Exhibitions from vom 9/17 - 11/20:
›The Ruler of Justice‹
Silvia Bächli, Geta Brătescu, Andrea Tippel
The group exhibition “The Ruler of Justice” highlights the various artistic practices of the three female artists Silvia Bächli (*1956, Switzerland), Geta Brătescu (*1926, Romania) and Andrea Tippel (1945 - 2012, Germany). With a special focus on drawing, the exhibition reflects on how the medium is used as a vehicle for ideas such as representations of time and space or transformations into text and different types of media. Each mark stands for a specific artistic approach and becomes a reference point for gestures. Moreover, “The Ruler of Justice” examines how varying life circumstances have affected the artwork of Bächli, Brătescu and Tippel. The title of the exhibition derives from a drawing by Andrea Tippel. It is a tempting idea that justice could be carried out as easily as drawing a line with a ruler, an idea that brings with it aesthetic and ethical questions.
Drawing was a hermeneutic process for the German-born Tippel. Her complex use of text and image represents an emblematic approach combined with abstraction and humor. Swiss artist
Silvia Bächli believes that “good drawings are larger than the format decreed by the edge of the paper.” In the exhibition, Bächli presents a new selection of works that focus on the fragmented female body in relation to abstract figures that result from her artistic gestures. In an effort to leave classical repertoires behind, Romanian artist Geta Brătescu uses various methods, such as drawing with her eyes closed, in order to reveal the unconscious. The exhibition features recent works from Brătescu that show the playful and minimalistic approach of an artist who experienced manifold social and political changes.
The exhibition is supported by the Ministry for Science, Research and the Arts in Baden-Württemberg and Pro Helvetia, Swiss Arts Council.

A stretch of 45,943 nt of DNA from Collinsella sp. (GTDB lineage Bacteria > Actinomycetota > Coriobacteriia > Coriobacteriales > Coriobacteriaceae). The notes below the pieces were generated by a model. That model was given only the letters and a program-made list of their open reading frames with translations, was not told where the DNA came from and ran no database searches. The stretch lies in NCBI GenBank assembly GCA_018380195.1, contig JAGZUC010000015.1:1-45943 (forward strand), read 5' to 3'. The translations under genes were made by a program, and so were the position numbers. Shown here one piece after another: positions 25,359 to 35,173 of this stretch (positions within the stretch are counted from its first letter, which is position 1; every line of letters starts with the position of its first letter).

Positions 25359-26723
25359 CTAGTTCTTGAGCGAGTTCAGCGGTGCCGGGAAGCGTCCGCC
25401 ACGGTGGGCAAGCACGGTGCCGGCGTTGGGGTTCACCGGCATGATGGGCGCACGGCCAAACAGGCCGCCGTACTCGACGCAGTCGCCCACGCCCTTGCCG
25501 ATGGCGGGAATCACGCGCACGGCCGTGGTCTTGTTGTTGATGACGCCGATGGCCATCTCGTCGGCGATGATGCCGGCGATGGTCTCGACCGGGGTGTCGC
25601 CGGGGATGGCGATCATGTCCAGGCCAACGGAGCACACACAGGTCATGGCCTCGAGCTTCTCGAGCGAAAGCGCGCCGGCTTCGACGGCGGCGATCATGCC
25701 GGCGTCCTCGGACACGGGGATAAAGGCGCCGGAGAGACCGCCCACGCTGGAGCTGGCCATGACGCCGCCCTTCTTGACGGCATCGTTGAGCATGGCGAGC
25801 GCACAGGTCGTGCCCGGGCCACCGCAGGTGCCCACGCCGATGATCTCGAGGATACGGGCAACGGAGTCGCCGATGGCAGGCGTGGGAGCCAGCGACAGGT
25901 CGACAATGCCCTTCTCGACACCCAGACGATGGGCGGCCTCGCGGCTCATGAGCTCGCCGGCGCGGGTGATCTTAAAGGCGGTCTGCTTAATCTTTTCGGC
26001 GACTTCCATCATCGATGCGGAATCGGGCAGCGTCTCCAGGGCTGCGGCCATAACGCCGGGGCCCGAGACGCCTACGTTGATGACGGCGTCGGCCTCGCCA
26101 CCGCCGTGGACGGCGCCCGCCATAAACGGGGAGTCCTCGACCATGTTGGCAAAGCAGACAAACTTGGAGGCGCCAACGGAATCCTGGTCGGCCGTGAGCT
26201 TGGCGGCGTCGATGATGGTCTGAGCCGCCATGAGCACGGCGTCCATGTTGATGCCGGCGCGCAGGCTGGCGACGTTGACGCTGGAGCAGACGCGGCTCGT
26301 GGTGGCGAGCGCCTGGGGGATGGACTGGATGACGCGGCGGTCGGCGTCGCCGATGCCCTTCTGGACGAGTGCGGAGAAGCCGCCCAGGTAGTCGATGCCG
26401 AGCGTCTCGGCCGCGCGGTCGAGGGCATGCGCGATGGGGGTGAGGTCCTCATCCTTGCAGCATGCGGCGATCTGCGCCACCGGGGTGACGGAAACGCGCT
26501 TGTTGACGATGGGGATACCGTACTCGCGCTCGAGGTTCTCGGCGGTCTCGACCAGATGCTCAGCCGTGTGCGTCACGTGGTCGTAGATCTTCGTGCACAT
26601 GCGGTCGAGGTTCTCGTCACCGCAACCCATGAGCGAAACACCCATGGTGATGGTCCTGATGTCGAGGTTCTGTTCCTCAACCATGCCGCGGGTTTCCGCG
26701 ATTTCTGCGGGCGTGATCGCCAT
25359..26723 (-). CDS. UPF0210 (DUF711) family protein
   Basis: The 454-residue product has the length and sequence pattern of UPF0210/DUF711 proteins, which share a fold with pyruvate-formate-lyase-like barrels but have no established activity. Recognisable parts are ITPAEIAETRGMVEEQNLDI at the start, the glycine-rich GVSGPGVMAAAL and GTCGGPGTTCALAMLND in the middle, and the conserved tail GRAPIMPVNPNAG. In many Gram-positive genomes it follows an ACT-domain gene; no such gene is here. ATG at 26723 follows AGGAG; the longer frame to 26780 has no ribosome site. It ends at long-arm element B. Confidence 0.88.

›I Am Nothing‹
The protagonist of Patrick Modiano’s novel Missing Person fears being a man whose footsteps leave a trace that lasts only for a few seconds. “I am nothing” are the words the narrator uses to start his story.
For his first institutional solo exhibition in Germany at Heidelberger Kunstverein, Mexican artist Rodrigo Hernández looks back at “Figure 1,” a sculpture he made in 2013 that has traveled to different locations and been presented in various contexts. For this occasion, Hernández has conducted the sculpture through a multi-layered narrative, putting it in dialogue with a network of objects and images produced for the exhibition.
The room created to host “Figure 1” is an installation that draws inspiration from both the work of the Italian painter Giorgio de Chirico and a collection of documents and artifacts from the first Soviet space missions, shown in the exhibition “Space: the Birth of a New Era” at Pavilion No. 1 of VDNH in Moscow.
Rodrigo Hernández (*1983 in Mexico City) lives and works between Mexico City and Basel. He is currently a resident at CitéInternationale des Arts in Paris for Akademie Schloss Solitude, Stuttgart and the Ministry for Science, Research and the Arts in Baden-Württemberg. This new residency program is a pilot project combining the Cité residency and a solo exhibition in Baden-Württemberg for the first time.
Geta Brătescu: aus der Serie ›Jeu de Formes (Jocul formelor)‹, 2010
Courtesy Geta Brătescu und Ivan Gallery, Bukarest